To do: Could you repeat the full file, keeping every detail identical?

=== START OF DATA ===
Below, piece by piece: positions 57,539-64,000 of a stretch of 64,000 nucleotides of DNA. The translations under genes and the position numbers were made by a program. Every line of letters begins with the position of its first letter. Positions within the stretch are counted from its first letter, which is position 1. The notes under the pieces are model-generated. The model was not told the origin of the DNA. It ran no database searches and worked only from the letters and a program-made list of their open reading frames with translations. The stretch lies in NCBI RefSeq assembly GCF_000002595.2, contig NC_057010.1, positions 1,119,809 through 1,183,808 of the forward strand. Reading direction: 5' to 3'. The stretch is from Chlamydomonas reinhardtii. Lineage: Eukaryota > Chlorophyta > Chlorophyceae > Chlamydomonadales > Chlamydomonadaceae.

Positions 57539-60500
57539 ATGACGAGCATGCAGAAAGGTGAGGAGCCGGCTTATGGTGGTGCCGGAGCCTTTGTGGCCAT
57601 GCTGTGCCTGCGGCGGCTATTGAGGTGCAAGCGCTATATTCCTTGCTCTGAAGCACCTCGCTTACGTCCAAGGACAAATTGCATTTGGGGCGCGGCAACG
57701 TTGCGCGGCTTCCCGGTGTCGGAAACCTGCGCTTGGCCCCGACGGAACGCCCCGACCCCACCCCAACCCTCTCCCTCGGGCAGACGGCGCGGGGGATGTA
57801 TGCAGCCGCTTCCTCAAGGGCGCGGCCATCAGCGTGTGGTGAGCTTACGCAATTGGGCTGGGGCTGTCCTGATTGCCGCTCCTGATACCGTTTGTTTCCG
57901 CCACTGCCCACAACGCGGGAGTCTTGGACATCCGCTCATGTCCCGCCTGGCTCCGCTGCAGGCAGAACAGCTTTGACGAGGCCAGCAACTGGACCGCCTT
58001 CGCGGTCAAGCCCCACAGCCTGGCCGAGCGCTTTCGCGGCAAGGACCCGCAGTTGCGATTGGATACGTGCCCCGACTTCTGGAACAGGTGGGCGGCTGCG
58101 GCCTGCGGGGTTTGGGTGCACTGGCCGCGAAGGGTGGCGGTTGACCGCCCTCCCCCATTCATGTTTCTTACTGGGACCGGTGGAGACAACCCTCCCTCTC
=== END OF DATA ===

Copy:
Below, piece by piece: positions 57,539-64,000 of a stretch of 64,000 nucleotides of DNA. The translations under genes and the position numbers were made by a program. Every line of letters begins with the position of its first letter. Positions within the stretch are counted from its first letter, which is position 1. The notes under the pieces are model-generated. The model was not told the origin of the DNA. It ran no database searches and worked only from the letters and a program-made list of their open reading frames with translations. The stretch lies in NCBI RefSeq assembly GCF_000002595.2, contig NC_057010.1, positions 1,119,809 through 1,183,808 of the forward strand. Reading direction: 5' to 3'. The stretch is from Chlamydomonas reinhardtii. Lineage: Eukaryota > Chlorophyta > Chlorophyceae > Chlamydomonadales > Chlamydomonadaceae.

Positions 57539-60500
57539 ATGACGAGCATGCAGAAAGGTGAGGAGCCGGCTTATGGTGGTGCCGGAGCCTTTGTGGCCAT
57601 GCTGTGCCTGCGGCGGCTATTGAGGTGCAAGCGCTATATTCCTTGCTCTGAAGCACCTCGCTTACGTCCAAGGACAAATTGCATTTGGGGCGCGGCAACG
57701 TTGCGCGGCTTCCCGGTGTCGGAAACCTGCGCTTGGCCCCGACGGAACGCCCCGACCCCACCCCAACCCTCTCCCTCGGGCAGACGGCGCGGGGGATGTA
57801 TGCAGCCGCTTCCTCAAGGGCGCGGCCATCAGCGTGTGGTGAGCTTACGCAATTGGGCTGGGGCTGTCCTGATTGCCGCTCCTGATACCGTTTGTTTCCG
57901 CCACTGCCCACAACGCGGGAGTCTTGGACATCCGCTCATGTCCCGCCTGGCTCCGCTGCAGGCAGAACAGCTTTGACGAGGCCAGCAACTGGACCGCCTT
58001 CGCGGTCAAGCCCCACAGCCTGGCCGAGCGCTTTCGCGGCAAGGACCCGCAGTTGCGATTGGATACGTGCCCCGACTTCTGGAACAGGTGGGCGGCTGCG
58101 GCCTGCGGGGTTTGGGTGCACTGGCCGCGAAGGGTGGCGGTTGACCGCCCTCCCCCATTCATGTTTCTTACTGGGACCGGTGGAGACAACCCTCCCTCTC